The Toyota plant in Kentucky logged so much overtime in 1998 that officials told workers they planned to cut back this year.
But no such luck.
Toyota Motor Manufacturing, Kentucky Inc. now plans to add the overtime back on. Production shortfalls caused by winter storms and bigger-than-expected sales orders won't let the plant slow down for 1999.
This year was supposed to offer a respite. The company even issued a public statement saying that 1999 production likely would be 20,000 less than last year's 476,203 cars and minivans.
The 5-year-old Avalon sedan, built exclusively at Georgetown, undergoes its first complete revamping this fall. Toyota builds Avalons and Camrys on the same line.
It planned to cut back Camry production in order to make the Avalon changeover easier. Toyota's Camry plant in Tsutsumi, Japan, would pick up the slack.
But one week into the new year, an ice storm hit northern Kentucky and forced Toyota to close for a shift and a half. The closure knocked 1,400 cars out of the schedule.
At the same time, Toyota Motor Sales U.S.A. Inc. revised its sales forecast and asked Georgetown for more product. The California sales arm has told the plant that it can sell every Camry the plant can build.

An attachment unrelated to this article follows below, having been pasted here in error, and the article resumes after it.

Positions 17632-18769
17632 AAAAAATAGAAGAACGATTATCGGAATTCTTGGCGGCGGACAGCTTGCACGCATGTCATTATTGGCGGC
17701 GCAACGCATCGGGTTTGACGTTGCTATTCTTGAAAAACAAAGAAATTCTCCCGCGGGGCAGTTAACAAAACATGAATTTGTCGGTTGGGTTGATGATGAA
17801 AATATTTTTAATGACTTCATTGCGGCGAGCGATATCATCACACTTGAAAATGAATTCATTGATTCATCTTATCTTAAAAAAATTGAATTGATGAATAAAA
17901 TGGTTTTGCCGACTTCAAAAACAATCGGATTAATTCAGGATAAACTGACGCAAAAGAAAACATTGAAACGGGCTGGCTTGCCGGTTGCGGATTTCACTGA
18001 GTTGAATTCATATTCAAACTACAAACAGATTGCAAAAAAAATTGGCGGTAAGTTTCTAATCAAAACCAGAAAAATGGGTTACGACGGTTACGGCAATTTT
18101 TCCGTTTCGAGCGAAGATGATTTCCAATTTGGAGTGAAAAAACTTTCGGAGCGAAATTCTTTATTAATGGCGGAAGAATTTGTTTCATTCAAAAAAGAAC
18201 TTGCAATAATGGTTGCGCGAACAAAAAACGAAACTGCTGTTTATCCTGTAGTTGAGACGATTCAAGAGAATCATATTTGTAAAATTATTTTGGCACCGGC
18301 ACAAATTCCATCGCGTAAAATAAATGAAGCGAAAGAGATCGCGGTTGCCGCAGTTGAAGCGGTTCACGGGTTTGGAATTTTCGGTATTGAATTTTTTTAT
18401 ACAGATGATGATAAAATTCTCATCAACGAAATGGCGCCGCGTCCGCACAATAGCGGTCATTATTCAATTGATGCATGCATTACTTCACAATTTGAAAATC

'The forecasts for the spring are coming in higher than we expected, so it doesn't look like we'll get much of a breather,' said Georgetown spokesman Tom Harris.
'We were expecting a dip in production, but now those numbers are going right back up,' he said.
The operation averaged 36 minutes of overtime per shift per day last year. Some of that overtime took the form of Saturday work.
Harris said overtime will be scheduled for February to make up the 1,400 lost vehicles. The additional orders from the sales company will have to be added on top of that.
The Tsutsumi plant will make up some of the slack, but like other Japanese automakers, Toyota is politically sensitive about increasing imports from Japan.
About 20 percent of the Camrys sold in the United States still come from Japan.
Toyota kept the Japanese pipeline open for Camrys primarily to ensure an adequate supply of the car as sales grew. But the strategy also gives Toyota more flexibility in cases such as the one the company now faces.